Google Agrees to Nearly $400 Million Settlement with 40 States over Location-Tracking Probe

Google agreed to a $391.5 million settlement with 40 states after an investigation found that the tech giant participated in questionable location-tracking practices, state attorneys general announced Monday.

Connecticut Attorney General William Tong called it a “historic win for consumers.”

Read More

Republican Treasurers Pull $1 Billion from BlackRock over Alleged Anti-Fossil Fuel Policies

exterior of BlackRock

Republican state treasurers are withdrawing $1 billion in assets from BlackRock’s control due to the asset manager’s alleged boycott of the fossil fuel industry, according to the Financial Times.

Republican South Carolina State Treasurer Curtis Loftus is pulling $200 million from BlackRock by the end of 2022, and Louisiana treasurer John Schroder said on Oct. 5 that he is divesting $794 million from the company, according to the FT. Utah treasurer Marlo Oaks said he removed $100 million in funds from BlackRock’s control, and Arkansas treasurer Dennis Milligan pulled $125 million from the company in March.

Read More

Louisiana Department of Health Rescinds COVID Vaccine Mandate for Schoolchildren

Louisiana parents opposed to COVID mRNA shots for their children won a victory as the state’s department of health rescinded its mandate that schoolchildren be injected.

The Louisiana Department of Health repealed its mandate Tuesday, leading Attorney General Jeff Landry (R) to file a motion to dismiss his lawsuit, Crews v. Edwards, against Governor John Bel Edwards (D).

Read More

Louisiana Judge Blocks Biden from Lifting Title 42 Immigration Rule

A Louisiana judge ruled Friday that President Biden must at least temporarily keep in place federal rule Title 42 that was activate by the Trump administration as a public health measure to limit immigration during the pandemic.

Judge Robert Summerhays, a Trump appointee for the U.S. District Court for the Western District of Louisiana, imposed the preliminary injunction against the lifting of the order while the case advances through the court system.

Read More

Commentary: Louisiana’s Bold Move to Overhaul High School Career and Technical Education

America’s high schools have problems. Nearly twenty years ago, Bill Gates observed that the existing model is obsolete — that, even when high schools “work,” the results are too often mediocre. In 2016, The Education Trust found that 47 percent of high schoolers graduated prepared for neither college nor a career. In 2018, Gallup reported that two-thirds of high schoolers described themselves as wholly or partially disengaged. And, just last month, the National Center for Education Statistics concluded that high schools are plagued by grade inflation: Over the past decade, grades have risen to a record high even as math and science performance by 12th graders has edged down.

Read More

Louisiana’s Republican Legislature Overrides Democrat Gov. John Bel Edwards Veto of Redistricting Plan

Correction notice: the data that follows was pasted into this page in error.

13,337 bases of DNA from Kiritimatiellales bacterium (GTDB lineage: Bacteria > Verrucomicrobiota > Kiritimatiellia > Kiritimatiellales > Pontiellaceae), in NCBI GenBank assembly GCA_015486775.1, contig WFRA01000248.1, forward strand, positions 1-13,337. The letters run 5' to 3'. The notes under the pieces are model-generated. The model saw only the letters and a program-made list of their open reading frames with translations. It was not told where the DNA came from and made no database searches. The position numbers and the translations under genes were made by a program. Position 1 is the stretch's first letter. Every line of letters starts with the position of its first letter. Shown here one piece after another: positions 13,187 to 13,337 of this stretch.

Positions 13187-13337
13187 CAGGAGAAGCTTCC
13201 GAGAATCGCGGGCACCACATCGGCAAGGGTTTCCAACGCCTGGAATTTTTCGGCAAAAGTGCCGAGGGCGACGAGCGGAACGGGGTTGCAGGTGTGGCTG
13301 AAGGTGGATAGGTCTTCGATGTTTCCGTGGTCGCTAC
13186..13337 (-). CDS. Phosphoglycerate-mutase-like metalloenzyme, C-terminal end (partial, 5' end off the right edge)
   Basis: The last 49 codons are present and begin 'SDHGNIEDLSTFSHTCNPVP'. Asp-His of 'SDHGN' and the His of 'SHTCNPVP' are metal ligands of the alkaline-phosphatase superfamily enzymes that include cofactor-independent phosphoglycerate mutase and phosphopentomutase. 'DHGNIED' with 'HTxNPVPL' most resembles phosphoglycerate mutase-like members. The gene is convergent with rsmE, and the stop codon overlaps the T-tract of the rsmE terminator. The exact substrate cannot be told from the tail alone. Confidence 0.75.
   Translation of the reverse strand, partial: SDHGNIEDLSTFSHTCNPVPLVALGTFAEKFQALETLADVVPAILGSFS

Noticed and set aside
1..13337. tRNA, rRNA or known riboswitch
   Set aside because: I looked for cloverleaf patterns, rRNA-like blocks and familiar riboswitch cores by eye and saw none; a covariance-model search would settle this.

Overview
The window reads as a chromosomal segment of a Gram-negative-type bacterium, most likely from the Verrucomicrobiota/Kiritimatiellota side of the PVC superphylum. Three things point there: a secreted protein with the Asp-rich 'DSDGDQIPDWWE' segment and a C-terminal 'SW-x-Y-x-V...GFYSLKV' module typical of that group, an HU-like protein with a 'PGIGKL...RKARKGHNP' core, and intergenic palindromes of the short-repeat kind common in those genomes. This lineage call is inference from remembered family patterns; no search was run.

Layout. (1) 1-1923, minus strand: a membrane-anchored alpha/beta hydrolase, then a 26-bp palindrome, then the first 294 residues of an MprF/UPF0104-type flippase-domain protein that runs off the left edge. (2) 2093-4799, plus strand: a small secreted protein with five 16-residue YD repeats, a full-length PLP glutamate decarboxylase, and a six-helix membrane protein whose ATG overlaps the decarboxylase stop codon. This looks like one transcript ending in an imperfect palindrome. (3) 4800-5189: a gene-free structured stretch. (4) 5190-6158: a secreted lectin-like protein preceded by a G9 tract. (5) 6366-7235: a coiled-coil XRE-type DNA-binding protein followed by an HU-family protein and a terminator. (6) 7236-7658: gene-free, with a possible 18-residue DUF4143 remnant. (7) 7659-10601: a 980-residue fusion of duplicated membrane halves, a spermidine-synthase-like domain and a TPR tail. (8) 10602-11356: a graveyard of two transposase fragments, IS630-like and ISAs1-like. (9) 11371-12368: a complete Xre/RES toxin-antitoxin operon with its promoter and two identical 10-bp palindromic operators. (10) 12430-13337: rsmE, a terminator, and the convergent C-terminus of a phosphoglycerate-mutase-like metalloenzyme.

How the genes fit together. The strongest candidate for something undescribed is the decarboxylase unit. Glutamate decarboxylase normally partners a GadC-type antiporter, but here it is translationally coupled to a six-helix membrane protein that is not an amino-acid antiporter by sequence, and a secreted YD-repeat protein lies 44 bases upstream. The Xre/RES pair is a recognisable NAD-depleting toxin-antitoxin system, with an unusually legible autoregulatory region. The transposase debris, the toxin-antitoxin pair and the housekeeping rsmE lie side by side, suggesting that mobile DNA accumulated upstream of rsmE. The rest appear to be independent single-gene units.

John Bel Edwards

Louisiana’s Republican-controlled legislature voted to override Democratic Gov. John Bel Edwards’s veto of the congressional redistricting plan they passed in mid-February.

The new congressional maps will maintain the partisan makeup status quo of the the state’s delegation to the United States House of Representatives.

Read More

21 States Join Lawsuit to End Federal Mask Mandate on Airplanes, Public Transportation

Twenty-one states have filed a lawsuit challenging the U.S. Centers for Disease Control and Prevention’s continued mask mandate on public transportation, including on airplanes.

Florida Gov. Ron DeSantis and Attorney General Ashley Moody are leading the effort. Moody filed the suit in the United States District Court for the Middle District of Florida along with 20 other attorneys general. DeSantis said the mask mandate was misguided and heavy-handed.

Read More

New Hampshire State Senate Set to Vote on House-Passed Redistricting Proposal

New Hampshire State Capitol

The New Hampshire State Senate is set to vote on the House-approved redistricting plan on Thursday.

New Hampshire is one of four remaining states that have yet to complete their congressional redistricting process. The others are Louisiana, Florida, and Missouri.

Read More

Democrats Currently Lead in National Redistricting Efforts with Four States Still Completing Process

Democrats currently have the lead in redistricting efforts with four states still working on new maps.

Forty states, 46 if the states that have one congressional district are included, have finished the process of drawing new maps for U.S. House of Representatives districts. Only Florida, Missouri, Louisiana, and New Hampshire have yet to finish their redistricting process.

Read More

Texas, Louisiana, Mississippi Sue Biden over Minimum Wage Hike for Federal Contractors

Texas Attorney General Ken Paxton sued the Biden administration again Thursday, this time for requiring federal contractors to pay a $15 an hour minimum wage. It’s the 21st lawsuit the attorney general has filed against the administration. Joining him are the attorneys general from Louisiana and Mississippi.

“The president has no authority to overrule Congress, which has sole authority to set the minimum wage and which already rejected a minimum wage increase,” Paxton argues.